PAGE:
The downside, of course, is that when we go to more humid climates without suitable protection, we freeze even in what others consider comfortable weather.
Sure we do have winter from as early as late October through to as late as early June (worst-case scenario), but we also get Chinooks all year (yes, we get Chinooks in the summer, too, but they’re not as pronounced as in the winter), so even in the dead of winter, when others are digging themselves out of 10 feet of snow, we could be wearing shorts on the skihills.
Myth #4: There’s no culture; there’s nothing to do.
This is the single largest myth, and it’s one that many transplanted Calgarians continue. Calgary isn’t like Vancouver, or Toronto, or Montreal. In those cities, you can’t avoid things to do — they’re in your face 24-7. But out here, people aren’t interested in that kind of constant bombardment. We have a large theatre scene — we have a complex here that I haven’t seen in either Toronto or Vancouver. We have a large concert hall, and several stadiums perfectly capable of holding concerts or sports, depending on your fancy.
And then, of course, there’s the outdoors. I would love to know what the population of the city drops to during the summer, when almost everyone ducks out for the wilderness. You can’t get a camping spot in this province on any long weekend ... not without either booking months (and I mean *months*) in advance, or staking out a spot (in the non-reservable grounds) days ahead.
Okay, still not impressed? I left this one for last, because even I have trouble believing it. Calgary has a skatepark, called the Shaw Millennium Skatepark. This is a concrete playground built specifically for the skateboarding population of our city — a place where they can go and grind to their heart’s content, without any fear that some security guard will interrupt their fun.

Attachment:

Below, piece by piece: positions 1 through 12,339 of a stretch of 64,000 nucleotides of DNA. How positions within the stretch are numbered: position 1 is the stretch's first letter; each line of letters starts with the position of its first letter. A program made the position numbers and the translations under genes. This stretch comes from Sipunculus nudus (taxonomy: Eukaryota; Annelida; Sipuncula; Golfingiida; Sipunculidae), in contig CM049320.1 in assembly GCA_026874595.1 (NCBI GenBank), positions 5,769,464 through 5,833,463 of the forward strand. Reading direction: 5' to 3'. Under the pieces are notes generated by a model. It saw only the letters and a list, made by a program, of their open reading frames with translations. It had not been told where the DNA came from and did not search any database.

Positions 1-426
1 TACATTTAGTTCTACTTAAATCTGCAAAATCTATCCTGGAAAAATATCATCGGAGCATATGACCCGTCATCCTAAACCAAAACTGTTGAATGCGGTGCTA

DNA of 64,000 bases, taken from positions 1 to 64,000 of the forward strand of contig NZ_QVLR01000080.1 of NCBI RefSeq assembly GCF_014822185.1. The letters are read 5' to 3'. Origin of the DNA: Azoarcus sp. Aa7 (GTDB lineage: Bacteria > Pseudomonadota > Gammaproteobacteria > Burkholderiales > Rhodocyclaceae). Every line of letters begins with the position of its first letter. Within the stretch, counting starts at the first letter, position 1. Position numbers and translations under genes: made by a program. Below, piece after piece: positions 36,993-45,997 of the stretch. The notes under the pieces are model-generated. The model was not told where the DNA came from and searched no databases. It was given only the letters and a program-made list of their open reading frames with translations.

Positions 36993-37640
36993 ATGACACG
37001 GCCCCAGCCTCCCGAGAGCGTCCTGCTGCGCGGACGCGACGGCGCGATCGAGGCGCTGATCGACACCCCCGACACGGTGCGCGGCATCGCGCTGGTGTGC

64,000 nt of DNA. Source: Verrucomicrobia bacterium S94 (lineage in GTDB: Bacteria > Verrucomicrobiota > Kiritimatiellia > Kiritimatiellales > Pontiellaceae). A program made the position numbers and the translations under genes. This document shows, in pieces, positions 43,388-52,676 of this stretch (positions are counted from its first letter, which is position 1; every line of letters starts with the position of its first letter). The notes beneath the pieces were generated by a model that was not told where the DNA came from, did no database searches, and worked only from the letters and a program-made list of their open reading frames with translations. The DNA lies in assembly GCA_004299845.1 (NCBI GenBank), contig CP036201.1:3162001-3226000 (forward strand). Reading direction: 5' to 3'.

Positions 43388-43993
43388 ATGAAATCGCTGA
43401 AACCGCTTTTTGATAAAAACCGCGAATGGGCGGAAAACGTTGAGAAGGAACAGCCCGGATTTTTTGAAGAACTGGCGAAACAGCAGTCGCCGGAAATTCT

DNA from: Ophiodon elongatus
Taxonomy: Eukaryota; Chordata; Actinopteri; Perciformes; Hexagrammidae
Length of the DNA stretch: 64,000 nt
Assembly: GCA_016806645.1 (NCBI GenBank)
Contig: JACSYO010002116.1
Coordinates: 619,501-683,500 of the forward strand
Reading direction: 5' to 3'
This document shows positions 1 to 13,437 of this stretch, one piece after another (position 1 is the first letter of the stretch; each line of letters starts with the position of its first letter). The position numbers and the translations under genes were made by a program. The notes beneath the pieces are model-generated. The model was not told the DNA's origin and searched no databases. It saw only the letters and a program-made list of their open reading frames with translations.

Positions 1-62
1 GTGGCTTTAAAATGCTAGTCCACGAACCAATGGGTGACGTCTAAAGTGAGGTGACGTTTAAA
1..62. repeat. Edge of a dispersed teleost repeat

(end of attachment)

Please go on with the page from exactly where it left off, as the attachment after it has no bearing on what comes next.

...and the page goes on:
This park was built by the city (with funds from local companies, such as Shaw Cable), is open 24 hours a day, and completely free. Chris, Stuart, and I went over to it on Saturday night to get a close look and see what it was all about. It’s quite large, and well-built (at least from a skateboarder’s perspective). It allows kids to do whatever they want, and hang out with people like themselves. And even at midnight, there are kids of all ages practicing, showing off, and hanging out.
It’s just west of the downtown core, wedged between 6th and 9th Avenues, far enough away from condos to not bother residents, but close enough so the kids can still get there. I can’t think of another city that has something similar in its downtown. Stuart was quick to point out that Toronto would find some way to turn it into a golf course. Vancouver would build a condo, and then charge $150,000 for a 400 square foot bachelor.
I hope that in some small way, I might have changed your view of Calgary. Although different from other large cities in Canada, it’s no less a fine place to live. I offer anyone the chance to come here and see for yourself.